By Steve Kim
Deontay Wilder just might be the most important boxer in America. Mind you, I'm not saying the best or most talented, but the most important. There was a time when owning the heavyweight crown was the biggest honor in all of sports. The saying went, "As goes the heavyweight division, so goes the boxing business."
The heavyweight crown meant you were the "baddest man on the planet," and for the better part of a century, that made the U.S. the epicenter of the sport. John L. Sullivan, Jack Johnson, Jack Dempsey, Joe Louis, Rocky Marciano, Muhammad Ali, Joe Frazier, George Foreman, Larry Holmes, Mike Tyson and Evander Holyfield all made sure that the heavyweight title stayed in America. (And you thought U.S. Steel had a monopoly.) Yes, the lineage was broken at times by foreigners like Ingemar Johansson, but their reigns were short, the title handed back quickly to the likes of Floyd Patterson.
But something funny has happened in the last decade or so: American heavyweights have become afterthoughts.
Since Lamon Brewster held the WBO title from 2004 to 2006, no U.S.-born-and-bred big man has held a version of the heavyweight title. American heavyweights have been a forgetful lot, ceding control of the game's glamor division to the two-headed monster that is the Klitschko brothers and other European entities.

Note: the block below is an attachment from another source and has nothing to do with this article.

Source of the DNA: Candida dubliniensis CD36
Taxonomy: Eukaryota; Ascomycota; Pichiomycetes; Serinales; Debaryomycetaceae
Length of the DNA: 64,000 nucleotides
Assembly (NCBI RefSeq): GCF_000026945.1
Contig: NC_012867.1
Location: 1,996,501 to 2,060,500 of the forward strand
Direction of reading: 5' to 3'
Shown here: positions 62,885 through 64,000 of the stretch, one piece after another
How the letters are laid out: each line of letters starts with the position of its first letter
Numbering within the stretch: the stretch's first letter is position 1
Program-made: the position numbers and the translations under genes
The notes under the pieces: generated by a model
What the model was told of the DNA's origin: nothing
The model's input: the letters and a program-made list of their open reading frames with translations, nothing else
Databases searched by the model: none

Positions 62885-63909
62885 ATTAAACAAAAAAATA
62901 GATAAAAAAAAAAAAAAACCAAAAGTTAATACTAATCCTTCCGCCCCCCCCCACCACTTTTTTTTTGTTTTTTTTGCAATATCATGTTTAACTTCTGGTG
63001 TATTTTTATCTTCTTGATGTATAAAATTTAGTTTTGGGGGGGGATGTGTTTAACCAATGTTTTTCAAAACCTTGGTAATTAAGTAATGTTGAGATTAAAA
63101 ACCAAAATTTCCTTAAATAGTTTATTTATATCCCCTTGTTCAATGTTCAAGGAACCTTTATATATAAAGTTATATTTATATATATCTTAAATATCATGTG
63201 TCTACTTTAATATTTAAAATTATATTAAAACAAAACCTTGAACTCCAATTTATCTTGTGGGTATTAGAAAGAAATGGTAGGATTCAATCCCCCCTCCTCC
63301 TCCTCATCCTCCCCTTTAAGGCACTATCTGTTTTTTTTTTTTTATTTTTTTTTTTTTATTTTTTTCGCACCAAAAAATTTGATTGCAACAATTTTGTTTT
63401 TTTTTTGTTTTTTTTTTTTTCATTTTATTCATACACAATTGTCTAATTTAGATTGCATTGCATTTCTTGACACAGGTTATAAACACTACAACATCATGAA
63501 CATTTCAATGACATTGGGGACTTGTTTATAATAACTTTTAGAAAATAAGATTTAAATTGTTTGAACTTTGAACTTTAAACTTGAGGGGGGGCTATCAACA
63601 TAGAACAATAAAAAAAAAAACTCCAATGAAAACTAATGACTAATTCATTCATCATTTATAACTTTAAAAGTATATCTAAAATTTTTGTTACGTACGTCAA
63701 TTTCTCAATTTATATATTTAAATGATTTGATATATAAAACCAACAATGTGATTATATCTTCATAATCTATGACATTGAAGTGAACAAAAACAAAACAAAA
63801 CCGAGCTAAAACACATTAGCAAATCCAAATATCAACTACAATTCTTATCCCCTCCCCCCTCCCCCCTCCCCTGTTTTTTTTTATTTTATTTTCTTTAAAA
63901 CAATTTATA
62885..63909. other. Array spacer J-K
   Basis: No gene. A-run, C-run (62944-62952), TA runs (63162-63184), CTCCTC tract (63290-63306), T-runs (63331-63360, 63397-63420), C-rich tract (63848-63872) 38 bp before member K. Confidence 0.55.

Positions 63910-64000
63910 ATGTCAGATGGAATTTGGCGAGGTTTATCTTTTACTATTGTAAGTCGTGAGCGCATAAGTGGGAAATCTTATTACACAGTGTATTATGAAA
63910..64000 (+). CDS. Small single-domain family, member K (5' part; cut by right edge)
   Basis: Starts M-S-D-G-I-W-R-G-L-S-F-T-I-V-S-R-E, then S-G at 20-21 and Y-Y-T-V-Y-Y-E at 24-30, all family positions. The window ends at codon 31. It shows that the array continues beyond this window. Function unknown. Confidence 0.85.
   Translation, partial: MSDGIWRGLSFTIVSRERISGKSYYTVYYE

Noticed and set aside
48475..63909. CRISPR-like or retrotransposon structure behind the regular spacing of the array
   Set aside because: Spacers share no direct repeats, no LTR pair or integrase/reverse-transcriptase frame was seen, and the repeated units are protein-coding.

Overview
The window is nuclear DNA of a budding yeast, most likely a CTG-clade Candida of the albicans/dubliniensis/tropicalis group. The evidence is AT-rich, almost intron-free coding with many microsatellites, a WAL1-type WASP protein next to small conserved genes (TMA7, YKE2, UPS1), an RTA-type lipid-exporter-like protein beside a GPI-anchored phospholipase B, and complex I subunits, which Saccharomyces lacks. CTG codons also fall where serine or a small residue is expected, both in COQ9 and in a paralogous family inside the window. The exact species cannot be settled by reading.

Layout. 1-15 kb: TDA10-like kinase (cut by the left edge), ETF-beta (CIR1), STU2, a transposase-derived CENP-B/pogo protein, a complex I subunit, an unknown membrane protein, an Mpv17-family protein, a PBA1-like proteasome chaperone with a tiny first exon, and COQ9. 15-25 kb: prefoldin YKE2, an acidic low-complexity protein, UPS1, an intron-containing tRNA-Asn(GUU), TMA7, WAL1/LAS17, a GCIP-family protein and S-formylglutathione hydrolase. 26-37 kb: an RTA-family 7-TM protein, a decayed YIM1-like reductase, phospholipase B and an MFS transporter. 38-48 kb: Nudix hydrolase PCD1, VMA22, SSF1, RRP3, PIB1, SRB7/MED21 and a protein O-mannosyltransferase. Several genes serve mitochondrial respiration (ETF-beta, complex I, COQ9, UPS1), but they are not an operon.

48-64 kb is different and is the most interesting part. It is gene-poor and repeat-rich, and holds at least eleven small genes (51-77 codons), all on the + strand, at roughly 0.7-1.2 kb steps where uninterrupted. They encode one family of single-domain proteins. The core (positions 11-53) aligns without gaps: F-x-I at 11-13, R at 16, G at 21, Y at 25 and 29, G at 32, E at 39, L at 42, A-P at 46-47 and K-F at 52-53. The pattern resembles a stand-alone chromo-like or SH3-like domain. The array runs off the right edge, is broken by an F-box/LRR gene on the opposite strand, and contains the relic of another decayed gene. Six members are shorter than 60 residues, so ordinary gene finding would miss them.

Forget Iron Mike or the Brown Bomber -- where have you gone, Buster Douglas?
Well, most likely to the NBA or NFL. Boxing once was, alongside baseball, the dominant sport in American life. Nowadays, boxing is a niche sport for the most part, struggling to get as many column inches in newspapers as the X-Games and the WNBA. Years ago, when boxing gyms were abundant all across the country, a strong amateur program consistently produced amateur standouts that would win gold medals in the Olympics, which then catapulted them to professional stardom. Ali, Frazier, Foreman, Michael and Leon Spinks and Evander Holyfield were all Olympians, and all eventually wore the heavyweight crown.
Many of these boxers of the past were African-Americans who, in a less liberated time, didn't have roster spots available to them in other sports. Fast-forward to the 21st century, and chances are that a large majority of our youth is taught to dribble a basketball, tackle properly or field a grounder before the consideration of learning how to parry a jab is ever broached.